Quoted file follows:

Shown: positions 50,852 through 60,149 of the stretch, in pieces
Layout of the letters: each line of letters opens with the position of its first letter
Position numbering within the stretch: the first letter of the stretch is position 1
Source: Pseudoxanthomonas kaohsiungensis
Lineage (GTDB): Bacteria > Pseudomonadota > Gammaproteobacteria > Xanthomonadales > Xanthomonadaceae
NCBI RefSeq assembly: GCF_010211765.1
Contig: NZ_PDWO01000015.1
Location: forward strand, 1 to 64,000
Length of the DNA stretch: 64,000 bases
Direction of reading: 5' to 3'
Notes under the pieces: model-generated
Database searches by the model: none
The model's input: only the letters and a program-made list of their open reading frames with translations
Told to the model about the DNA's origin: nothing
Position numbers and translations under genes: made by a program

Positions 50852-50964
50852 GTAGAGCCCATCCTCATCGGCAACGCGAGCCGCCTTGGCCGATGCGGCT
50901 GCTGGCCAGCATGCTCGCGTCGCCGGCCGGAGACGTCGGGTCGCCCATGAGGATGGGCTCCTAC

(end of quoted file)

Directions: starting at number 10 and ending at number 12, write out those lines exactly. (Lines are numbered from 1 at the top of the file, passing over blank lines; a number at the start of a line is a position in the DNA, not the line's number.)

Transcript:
Direction of reading: 5' to 3'
Notes under the pieces: model-generated
Database searches by the model: none